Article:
Pension in provision account is an arrangement used to cover pension expense of the employer. Pension in provision account can also be referred to as provision account, scheme or plan that holds the retirement funds for the employee. It allows a company to save money, which can later be used to pay benefits and make contributions for future employees. This document provides a swift understanding of the most important aspects of it and its benefits for employers and employees alike.

Q: What is provision coverage?

Ans:

Banks set aside a Provisioning Coverage Ratio (PCR) to cover losses caused by bad debts. It is beneficial for banks to have a high PCR to protect themselves against losses when NPAs start increasing rapidly.

Q: Where does Provision for Depreaciation Account go in Debit or Credit?

Ans:

The Provision for Depreciation account is a contra account to the respective depreciating asset account. Contra accounts have the opposite balance of their counterpart accounts. The purpose of the contra account is to put aside a sum that is required to net off the counterpart, but without touching the balance of the counterpart account so you can still see the original cost. Due to its “net off" purpose, your Provision for Depreciation/Accumulated Depreciation will always go into credit or debit depending on which accounts it appears on. Since it's a credit account, you'll probably see it as a debit. But don't worry—this doesn't mean your balance will ever decrease!

Q: What is the difference between an accrued expense and a provision in accounting?

Ans:

Accrued expenses and provisions are normally separated into two categories: They are either accrued or not. Accrued expenses are those that have been incurred but have not yet been paid in full. A business will typically have both accrued and non-accrued expenses. Accrued expenses must be included in the accounting records. Provisioning is the act of making estimates about which accrued expenses will occur in the future, based on conditions that may or may not arise. There is no right way to provision with respect to any given company's budget (i.e., what is likely, possible). Accruals & Provisions: Accruals & Provisions are separated by their respective degrees of certainty, or certainty of coverage.

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The information, product and services provided on this website are provided on an “as is” and “as available” basis without any warranty or representation, express or implied. Khatabook Blogs are meant purely for educational discussion of financial products and services. Khatabook does not make a guarantee that the service will meet your requirements, or that it will be uninterrupted, timely and secure, and that errors, if any, will be corrected. The material and information contained herein is for general information purposes only. Consult a professional before relying on the information to make any legal, financial or business decisions. Use this information strictly at your own risk. Khatabook will not be liable for any false, inaccurate or incomplete information present on the website. Although every effort is made to ensure that the information contained in this website is updated, relevant and accurate, Khatabook makes no guarantees about the completeness, reliability, accuracy, suitability or availability with respect to the website or the information, product, services or related graphics contained on the website for any purpose. Khatabook will not be liable for the website being temporarily unavailable, due to any technical issues or otherwise, beyond its control and for any loss or damage suffered as a result of the use of or access to, or inability to use or access to this website whatsoever.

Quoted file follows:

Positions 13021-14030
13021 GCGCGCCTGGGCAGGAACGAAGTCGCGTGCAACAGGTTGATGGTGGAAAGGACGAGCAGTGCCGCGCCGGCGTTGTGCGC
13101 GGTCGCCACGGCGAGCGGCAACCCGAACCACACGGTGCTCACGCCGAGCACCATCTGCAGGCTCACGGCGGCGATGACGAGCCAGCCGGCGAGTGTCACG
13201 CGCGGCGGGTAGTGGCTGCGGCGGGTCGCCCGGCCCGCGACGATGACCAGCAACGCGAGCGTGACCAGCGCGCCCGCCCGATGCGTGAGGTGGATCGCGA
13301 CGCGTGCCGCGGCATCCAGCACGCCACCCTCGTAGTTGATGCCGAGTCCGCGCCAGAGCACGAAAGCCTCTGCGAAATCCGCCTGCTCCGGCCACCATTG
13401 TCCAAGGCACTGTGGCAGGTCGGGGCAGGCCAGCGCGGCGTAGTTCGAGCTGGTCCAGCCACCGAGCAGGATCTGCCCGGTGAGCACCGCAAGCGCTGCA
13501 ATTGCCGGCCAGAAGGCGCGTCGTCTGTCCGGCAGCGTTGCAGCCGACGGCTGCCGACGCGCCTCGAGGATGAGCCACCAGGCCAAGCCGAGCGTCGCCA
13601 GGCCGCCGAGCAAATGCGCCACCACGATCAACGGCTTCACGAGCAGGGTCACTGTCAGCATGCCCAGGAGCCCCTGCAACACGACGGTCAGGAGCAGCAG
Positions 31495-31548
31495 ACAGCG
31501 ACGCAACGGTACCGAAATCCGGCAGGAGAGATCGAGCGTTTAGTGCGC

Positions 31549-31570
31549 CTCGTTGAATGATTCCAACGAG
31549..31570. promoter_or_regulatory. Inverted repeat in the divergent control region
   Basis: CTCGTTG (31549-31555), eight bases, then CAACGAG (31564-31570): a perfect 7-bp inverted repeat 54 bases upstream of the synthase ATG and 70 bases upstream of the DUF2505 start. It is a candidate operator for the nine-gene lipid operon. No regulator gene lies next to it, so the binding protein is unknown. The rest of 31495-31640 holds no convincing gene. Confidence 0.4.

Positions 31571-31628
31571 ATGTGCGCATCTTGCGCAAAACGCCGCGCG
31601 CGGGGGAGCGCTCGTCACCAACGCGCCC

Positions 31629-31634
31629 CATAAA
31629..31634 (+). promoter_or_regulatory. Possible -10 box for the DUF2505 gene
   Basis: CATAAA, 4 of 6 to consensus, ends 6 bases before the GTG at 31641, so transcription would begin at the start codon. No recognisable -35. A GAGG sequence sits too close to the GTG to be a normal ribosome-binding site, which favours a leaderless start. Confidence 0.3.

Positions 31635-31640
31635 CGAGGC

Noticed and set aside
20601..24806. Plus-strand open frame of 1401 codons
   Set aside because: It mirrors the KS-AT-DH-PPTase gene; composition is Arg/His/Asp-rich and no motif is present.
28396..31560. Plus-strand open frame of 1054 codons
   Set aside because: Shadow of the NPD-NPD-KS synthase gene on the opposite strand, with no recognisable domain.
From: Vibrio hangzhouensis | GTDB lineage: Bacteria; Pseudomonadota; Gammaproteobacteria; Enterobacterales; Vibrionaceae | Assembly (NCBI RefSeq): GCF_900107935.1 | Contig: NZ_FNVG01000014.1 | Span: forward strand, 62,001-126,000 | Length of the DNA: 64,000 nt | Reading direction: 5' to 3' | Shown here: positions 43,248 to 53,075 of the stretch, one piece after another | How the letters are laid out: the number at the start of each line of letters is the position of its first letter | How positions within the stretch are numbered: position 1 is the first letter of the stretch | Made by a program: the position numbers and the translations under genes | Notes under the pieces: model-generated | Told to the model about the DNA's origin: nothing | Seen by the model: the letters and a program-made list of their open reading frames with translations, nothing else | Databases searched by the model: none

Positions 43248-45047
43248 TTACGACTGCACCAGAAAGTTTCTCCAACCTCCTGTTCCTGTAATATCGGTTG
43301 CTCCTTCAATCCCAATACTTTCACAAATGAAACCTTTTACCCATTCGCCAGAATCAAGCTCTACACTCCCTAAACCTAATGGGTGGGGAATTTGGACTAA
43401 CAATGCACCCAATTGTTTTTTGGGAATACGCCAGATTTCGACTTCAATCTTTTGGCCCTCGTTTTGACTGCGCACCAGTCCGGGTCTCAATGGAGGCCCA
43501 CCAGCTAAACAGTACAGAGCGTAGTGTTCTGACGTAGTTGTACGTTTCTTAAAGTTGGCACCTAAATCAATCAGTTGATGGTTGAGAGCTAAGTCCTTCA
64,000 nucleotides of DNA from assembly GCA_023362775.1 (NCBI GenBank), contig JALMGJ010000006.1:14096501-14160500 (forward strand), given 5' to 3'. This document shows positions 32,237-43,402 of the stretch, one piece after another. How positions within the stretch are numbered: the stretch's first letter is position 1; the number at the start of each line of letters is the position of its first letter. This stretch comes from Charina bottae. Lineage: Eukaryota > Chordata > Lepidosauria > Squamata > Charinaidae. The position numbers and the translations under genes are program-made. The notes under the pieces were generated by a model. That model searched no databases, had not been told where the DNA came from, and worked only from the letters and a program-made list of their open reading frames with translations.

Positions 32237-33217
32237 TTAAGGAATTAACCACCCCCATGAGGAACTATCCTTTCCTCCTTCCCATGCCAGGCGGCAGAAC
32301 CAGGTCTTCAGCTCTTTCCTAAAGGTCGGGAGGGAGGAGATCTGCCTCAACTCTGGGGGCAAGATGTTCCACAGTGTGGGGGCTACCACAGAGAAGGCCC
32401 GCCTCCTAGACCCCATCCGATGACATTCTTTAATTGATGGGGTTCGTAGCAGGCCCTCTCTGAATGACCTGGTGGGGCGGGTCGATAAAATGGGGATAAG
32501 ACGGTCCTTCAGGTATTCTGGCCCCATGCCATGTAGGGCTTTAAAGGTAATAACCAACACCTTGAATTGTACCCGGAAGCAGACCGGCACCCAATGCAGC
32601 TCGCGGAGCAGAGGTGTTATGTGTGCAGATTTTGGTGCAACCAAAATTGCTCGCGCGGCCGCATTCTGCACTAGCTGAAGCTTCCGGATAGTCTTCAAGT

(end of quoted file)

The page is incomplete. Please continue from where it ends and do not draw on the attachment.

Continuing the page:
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Disclaimer :
The information, product and services provided on this website are provided on an “as is” and “as available” basis without any warranty or representation, express or implied. Khatabook Blogs are meant purely for educational discussion of financial products and services. Khatabook does not make a guarantee that the service will meet your requirements, or that it will be uninterrupted, timely and secure, and that errors, if any, will be corrected. The material and information contained herein is for general information purposes only. Consult a professional before relying on the information to make any legal, financial or business decisions. Use this information strictly at your own risk. Khatabook will not be liable for any false, inaccurate or incomplete information present on the website. Although every effort is made to ensure that the information contained in this website is updated, relevant and accurate, Khatabook makes no guarantees about the completeness, reliability, accuracy, suitability or availability with respect to the website or the information, product, services or related graphics contained on the website for any purpose. Khatabook will not be liable for the website being temporarily unavailable, due to any technical issues or otherwise, beyond its control and for any loss or damage suffered as a result of the use of or access to, or inability to use or access to this website whatsoever.